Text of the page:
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Swansea show up Premier League tedium

February 17, 2009

The (almost complete) lack of Premier League action at the weekend saw thumbs being sucked all over the place, and the Reuters Soccer Blog is no exception. While some were predicting the end of the Big Four, and others picked over Rafa Benitez’s latest contract comments, we found ourselves enthralled by the silky football displayed by Championship side Swansea City in their FA Cup game against Fulham.

Here, Padraic Halpin waxes ornithological about The Swans, while in the post below Neil Maidment bemoans the lack of on-field drama this season. Are they right? Is it just an overreaction? I’ll turn the comments off on Neil’s piece, just to keep things tidy, but they’re on here as usual. For now, over to Padraic:

Watching Swansea City play Fulham off the park on Saturday — even if their reward was only a fifth round replay trip to London — you almost hope they don’t gain promotion to the English top flight.

Swansea, sitting three points outside the championship playoff places with a game in hand, were magnificent in the 1-1 draw, demonstrating the passing game of a second-tier equivalent to the great Liverpool team of the 80′s.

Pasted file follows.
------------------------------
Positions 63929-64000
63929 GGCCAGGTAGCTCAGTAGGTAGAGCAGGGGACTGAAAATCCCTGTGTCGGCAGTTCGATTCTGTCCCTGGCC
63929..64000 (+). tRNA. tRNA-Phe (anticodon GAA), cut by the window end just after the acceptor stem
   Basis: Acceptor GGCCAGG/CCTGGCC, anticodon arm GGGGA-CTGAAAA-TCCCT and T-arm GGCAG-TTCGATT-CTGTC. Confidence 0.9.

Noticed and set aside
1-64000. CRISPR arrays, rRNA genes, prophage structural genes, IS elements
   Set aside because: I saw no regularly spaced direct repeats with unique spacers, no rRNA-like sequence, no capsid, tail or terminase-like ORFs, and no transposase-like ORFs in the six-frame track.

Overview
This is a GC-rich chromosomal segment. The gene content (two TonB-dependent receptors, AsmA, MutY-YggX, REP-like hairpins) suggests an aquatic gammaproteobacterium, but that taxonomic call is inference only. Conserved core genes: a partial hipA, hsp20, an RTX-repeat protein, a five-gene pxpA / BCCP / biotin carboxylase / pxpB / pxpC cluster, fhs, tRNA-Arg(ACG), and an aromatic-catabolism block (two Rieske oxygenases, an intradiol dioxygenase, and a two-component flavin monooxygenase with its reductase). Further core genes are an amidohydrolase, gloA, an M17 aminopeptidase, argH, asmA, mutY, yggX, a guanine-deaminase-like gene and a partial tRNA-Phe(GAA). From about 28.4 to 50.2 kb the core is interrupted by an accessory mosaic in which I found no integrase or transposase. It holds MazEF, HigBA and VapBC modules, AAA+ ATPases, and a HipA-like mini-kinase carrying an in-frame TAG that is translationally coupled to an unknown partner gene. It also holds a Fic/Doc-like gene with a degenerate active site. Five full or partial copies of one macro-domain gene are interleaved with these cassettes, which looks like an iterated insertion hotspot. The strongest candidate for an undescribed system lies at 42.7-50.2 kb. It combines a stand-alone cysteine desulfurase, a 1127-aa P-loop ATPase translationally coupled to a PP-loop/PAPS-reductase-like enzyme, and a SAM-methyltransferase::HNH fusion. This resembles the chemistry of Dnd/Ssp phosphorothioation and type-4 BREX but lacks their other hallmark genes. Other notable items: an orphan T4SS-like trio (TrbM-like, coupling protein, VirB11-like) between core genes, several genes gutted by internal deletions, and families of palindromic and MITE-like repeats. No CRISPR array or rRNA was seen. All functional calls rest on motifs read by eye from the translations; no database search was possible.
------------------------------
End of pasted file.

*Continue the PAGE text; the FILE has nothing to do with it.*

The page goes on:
Yet should the team coached by Spaniard Roberto Martinez join the survive-at-all-costs world of Premier League riches, would the one-touch philosophy instilled so finely into players like Jordi Gomez – on loan from Espanyol – and Welshman Joe Allen be preserved?

The widespread praise for Swansea’s “culture club” is actually more galling than encouraging. Would we have been so amazed at an English team endeavouring to win through attractive, attacking football 30 years ago?

“Martínez has done a wonderful job and he has a wonderful team. They play football the right way,” Fulham’s manager Roy Hodgson, whose team haven’t exactly been the worst culprits of a lack of premier adventure, said on Saturday.

Wouldn’t the great Brian Clough have insisted that was the only way to play football? Yet with TV revenue continuing to rise, relegation from the top flight remains too expensive a reality for any club to attempt to cut loose. Points far outweigh performance and one kicking too many at Everton or Bolton might force a change in promoted Swansea’s style.

What is certain is that a tie-of-the-sixth-round awaits Swansea against the European Champions if they can play Fulham off the scoreboard as well as the pitch next week.

Comments

Swansea were really impressive in their draw against Fulham the first time round, and in fact they looked the better side, with Fulham struggling to contain them. This time round I think the same issues will apply, and with Fulham having fitness doubts since this game comes just 2 days after their last against West Brom, surely Swansea will have the advantage.

 

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